While the Non- Human Simulation areas seemed space age when they were first introduced, today it is setting the standard for education in the health care professions. Our rooms provide state-of-the art high-fidelity patient simulators, task trainers and surgical simulators to provide hands-on practice of essential skills, procedures and critical care training. A longitudinal curriculum for first-year medical students through senior residents guides trainees through progressively more complex skills and scenarios, preparing them for increasing patient care responsibilities.
Based on the concept of simulation that allows pilots to practice flying without ever leaving the ground, our center uses various technology modalities to create highly realistic scenarios for procedural training. The space can be configured to match the conditions of an operating room, emergency room or intensive care unit. In addition, highly sophisticated computer-controlled mannequins and task trainers are used to practice such techniques as airway management, emergency resuscitations, trauma care, obstetric management and teamwork skills.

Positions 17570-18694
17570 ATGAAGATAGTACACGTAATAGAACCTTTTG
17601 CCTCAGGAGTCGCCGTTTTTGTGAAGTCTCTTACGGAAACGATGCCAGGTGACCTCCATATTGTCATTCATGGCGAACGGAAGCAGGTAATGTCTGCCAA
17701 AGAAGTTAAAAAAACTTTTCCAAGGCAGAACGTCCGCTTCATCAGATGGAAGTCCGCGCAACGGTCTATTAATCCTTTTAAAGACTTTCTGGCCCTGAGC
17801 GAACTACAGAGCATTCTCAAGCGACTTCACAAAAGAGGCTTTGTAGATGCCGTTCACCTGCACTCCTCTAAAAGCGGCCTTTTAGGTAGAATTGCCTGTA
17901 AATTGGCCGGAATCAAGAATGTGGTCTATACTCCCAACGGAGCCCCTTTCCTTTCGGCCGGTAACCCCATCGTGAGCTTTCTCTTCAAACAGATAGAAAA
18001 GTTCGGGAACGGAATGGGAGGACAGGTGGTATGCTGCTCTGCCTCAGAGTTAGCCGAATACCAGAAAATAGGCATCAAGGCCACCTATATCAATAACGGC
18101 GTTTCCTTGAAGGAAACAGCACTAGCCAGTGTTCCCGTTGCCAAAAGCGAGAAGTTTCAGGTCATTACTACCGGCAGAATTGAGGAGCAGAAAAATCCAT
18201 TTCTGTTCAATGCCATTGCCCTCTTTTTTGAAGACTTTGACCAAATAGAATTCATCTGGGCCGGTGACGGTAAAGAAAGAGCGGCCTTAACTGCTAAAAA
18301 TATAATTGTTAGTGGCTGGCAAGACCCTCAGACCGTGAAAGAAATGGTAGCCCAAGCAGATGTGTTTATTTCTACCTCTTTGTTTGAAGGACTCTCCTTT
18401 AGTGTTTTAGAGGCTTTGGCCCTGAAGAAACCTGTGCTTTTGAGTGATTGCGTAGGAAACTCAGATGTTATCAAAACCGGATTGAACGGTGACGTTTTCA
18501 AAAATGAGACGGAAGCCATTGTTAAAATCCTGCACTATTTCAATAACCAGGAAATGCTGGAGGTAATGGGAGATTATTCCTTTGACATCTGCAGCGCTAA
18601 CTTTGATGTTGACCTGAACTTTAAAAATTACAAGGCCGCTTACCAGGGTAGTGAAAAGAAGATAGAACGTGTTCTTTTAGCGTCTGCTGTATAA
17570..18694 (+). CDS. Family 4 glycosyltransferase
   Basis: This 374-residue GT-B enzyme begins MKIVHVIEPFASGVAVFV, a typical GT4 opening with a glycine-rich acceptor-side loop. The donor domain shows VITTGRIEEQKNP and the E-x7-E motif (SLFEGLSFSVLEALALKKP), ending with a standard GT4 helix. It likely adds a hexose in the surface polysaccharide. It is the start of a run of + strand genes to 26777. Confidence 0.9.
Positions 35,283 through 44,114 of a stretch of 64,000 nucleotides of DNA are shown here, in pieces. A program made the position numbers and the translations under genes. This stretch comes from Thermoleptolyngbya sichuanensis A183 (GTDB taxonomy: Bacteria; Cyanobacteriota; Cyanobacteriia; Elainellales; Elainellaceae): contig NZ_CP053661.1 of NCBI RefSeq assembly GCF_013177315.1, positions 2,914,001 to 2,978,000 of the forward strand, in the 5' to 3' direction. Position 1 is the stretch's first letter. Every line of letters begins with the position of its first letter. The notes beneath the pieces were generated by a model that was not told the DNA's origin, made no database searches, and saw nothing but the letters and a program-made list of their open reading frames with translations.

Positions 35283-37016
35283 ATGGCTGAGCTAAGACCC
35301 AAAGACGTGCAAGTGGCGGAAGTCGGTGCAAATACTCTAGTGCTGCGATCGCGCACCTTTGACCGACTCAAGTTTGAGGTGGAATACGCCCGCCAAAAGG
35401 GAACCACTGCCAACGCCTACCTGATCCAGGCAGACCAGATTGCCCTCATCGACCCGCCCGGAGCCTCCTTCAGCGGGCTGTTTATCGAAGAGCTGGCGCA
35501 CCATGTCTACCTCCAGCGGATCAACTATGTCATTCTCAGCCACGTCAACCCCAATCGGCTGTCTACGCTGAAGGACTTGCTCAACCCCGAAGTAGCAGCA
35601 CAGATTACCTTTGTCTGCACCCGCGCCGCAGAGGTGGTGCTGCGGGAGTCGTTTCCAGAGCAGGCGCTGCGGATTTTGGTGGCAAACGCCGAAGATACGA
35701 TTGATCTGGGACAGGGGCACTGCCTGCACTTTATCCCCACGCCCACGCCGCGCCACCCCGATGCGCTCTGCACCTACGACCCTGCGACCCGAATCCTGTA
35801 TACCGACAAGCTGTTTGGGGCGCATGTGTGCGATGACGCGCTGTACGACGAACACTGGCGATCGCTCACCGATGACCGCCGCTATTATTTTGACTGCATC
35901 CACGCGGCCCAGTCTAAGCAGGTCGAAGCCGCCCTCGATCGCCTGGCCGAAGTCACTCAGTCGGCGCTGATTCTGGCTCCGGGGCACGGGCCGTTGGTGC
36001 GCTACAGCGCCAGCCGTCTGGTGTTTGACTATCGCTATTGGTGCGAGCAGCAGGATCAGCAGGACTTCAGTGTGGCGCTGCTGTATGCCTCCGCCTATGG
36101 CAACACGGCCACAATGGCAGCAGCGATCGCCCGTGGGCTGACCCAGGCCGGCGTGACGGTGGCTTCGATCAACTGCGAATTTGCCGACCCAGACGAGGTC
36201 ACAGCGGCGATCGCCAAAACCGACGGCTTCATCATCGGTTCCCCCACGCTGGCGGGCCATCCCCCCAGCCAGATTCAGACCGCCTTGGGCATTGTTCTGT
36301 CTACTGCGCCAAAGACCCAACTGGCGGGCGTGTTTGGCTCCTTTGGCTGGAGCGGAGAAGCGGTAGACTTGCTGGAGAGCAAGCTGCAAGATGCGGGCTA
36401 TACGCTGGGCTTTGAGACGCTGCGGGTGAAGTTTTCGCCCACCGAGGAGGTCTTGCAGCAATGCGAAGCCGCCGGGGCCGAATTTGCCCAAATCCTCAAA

High-fidelity patient simulators can be programmed with patient characteristics, such as age and anatomy. These simulators can also mimic physiological conditions, such as pulse and other vital signs, and disease processes, and vital signs can be manipulated to respond appropriately to various drugs and interventions. In the adjacent control rooms, instructors, through headsets and video monitoring, can communicate with and observe their students.
Students within the School of Medicine and Health Sciences are the primary beneficiaries of this advanced technology; however, special educational opportunities exist for medical professionals not affiliated with GW as well.
Dr. Claudia Ranniger, the medical director for Non-Human Simulation, is available to develop simulation scenarios and curricula to meet specific departmental needs.
Our Non-Human Simulation Rooms